may have an entitled opinion)?
Is it because the artists (our beloved Andy and Colin, we would never
hurt them) were not consulted as to the free distribution, and
permission not granted.

Perhaps that Andy, Colin, and the various companies involved might view
this as theft, but as an artist, it is probably also bitterly
frustrating and creatively draining to hear about this type of
infringement.  Of course, if all gave proper permission, then this is
all moot, but I think not.

Trust me, I am the last person to stand in judgment of any one of you
dear readers; I looked in the mirror before writing this note.  What's
the saying, about hypocrisy?  When you point a finger at someone, there
are three more pointing back at you.  I have confessed to owning a boot
of the boys' radio tour, and there is a great wailing and gnashing of
teeth every time I love to listen to it (For Shame, Larry).

No, Mor_Goth is most assuredly correct with regards to the readers of
this list; anyone taking a peek under NAPSTER's skirt will most likely
buy AT LEAST one copy of Wasp Star (applause for you multi-consumers).
That does not change what NAPSTER represents to the artist; uncontrolled
and non-commissioned use of valuable blood, sweat and tears.

Now Go Back To Sleep,
I'm not a lawyer, I only play one on T.V.,

Roger Carvey


Date: Fri, 21 Apr 2000 12:04:53 EDT
Subject: The Nonsuch Debate etc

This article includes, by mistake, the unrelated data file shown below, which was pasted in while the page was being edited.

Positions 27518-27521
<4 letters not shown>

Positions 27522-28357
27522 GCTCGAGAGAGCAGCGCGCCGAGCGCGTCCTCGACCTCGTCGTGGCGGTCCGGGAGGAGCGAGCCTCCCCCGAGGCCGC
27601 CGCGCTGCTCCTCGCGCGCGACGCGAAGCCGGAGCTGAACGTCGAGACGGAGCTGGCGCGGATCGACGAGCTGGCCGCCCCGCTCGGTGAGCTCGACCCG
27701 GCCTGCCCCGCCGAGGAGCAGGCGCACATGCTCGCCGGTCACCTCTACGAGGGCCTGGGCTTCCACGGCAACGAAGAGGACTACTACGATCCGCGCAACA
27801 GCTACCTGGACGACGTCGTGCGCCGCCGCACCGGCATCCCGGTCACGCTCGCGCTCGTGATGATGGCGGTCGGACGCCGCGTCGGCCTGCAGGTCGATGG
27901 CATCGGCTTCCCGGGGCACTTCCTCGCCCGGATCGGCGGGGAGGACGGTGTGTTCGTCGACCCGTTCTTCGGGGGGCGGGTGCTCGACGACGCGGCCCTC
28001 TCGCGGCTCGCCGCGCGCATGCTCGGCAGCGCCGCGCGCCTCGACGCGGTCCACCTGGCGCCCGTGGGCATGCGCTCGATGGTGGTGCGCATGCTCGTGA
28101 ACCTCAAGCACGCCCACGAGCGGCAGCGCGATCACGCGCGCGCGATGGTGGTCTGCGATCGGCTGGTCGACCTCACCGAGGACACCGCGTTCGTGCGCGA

Message-ID: <>

Would I be wrong in suggesting that Nonsuch is a lumpy cumbersome beast?
Would I also be wrong in suggesting that after seven years wait AV1 was not
the great meisterwork. I look forward to Wasp star but being a fan of xtc
since 1981 I have learned not to get too excited with anticipation re: new
I may risk lynching but for me only Settlement, Skylarking and perhaps
Oranges and Lemons stand the test as being great albums. Three in 21 years.
Not a great return.
I will now retire and listen to the Lilac Times Looking for the Day in the
Night. Now that is a good album.

powerpop boy


Date: Fri, 21 Apr 2000 10:25:16 -0500
From: Programs Temp <>
Subject: Unload My Head
Message-ID: <FCC7EC9332B9D211B0100008C759359D0183D53D@NPTA1_MAIL>

Howdy and Hello from the Fabulous North American Midwest,

I've been following this e-mail group for a month or two now, and feel
compelled to throw in my two cents, or buck twenty-nine, or whatever.
I'm a little cheesed that I find this necessary - up until three months ago
I had all of one XTC album (Upsy-Daisy Assortmen,)so that I could
occasionally listen to Grass and Earn Enough For Us), and pretty much could
have given squat-one about any others. Now, as I approach 33, I have 6
(count 'em) XTC albums and find myself in the grips of a bizarre and
unsettling obsession.  The one thing I've managed to avoid throughout my
entire life of music geekdom, I've become.  I'm a fucking FAN.

That said, my head became full and I need to unload.

A School Guide To XTC is not out of print.  Consequently, any reasonably
large bookstore should be able to special order it.At least I did - I don't
know how it is in other countries...

Why download "The Man Who Murdered Love" from Napster (I hear it takes a
really long time) when you can get it pretty quickly from:

For folks in the Chicago area, Reckless Records on Belmont has a copy of The
Best of The Equals in the soul section (Andy Partridge mentions them as
being the perfect party music - I just didn't feel like it at the time).